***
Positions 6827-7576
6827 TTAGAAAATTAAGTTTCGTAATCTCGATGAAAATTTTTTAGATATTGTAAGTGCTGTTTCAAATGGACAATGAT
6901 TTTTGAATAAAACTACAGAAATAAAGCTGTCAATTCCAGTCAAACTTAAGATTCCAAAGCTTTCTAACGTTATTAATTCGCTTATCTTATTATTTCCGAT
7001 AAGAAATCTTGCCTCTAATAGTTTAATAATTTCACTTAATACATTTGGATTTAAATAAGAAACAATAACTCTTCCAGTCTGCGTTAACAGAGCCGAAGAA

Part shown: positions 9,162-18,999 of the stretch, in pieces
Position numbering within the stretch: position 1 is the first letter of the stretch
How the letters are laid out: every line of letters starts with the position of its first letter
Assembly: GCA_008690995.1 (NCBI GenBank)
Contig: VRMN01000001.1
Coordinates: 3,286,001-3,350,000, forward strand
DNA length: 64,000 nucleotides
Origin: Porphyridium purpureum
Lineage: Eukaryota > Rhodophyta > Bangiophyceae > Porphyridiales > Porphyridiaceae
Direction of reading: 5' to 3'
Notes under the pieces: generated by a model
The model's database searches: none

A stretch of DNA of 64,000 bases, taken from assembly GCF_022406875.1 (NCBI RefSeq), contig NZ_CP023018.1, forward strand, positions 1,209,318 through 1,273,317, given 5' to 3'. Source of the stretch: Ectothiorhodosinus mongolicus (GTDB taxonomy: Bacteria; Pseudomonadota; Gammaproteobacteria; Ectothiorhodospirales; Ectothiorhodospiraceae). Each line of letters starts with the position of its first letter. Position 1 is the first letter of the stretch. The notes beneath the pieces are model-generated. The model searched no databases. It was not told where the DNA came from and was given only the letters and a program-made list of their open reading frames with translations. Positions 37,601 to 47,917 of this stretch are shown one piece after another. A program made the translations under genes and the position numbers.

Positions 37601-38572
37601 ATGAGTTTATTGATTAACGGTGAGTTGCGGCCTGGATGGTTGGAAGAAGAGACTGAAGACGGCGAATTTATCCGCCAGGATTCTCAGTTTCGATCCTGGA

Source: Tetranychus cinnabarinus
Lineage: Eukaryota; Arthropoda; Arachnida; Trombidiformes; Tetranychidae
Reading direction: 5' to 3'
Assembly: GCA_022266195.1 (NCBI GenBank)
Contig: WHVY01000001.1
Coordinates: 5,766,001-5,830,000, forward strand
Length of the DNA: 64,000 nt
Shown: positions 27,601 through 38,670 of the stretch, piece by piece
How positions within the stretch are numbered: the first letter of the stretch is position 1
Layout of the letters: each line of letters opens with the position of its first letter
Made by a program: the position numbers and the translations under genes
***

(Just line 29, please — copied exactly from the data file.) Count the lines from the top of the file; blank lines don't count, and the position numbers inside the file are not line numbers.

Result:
Layout of the letters: each line of letters opens with the position of its first letter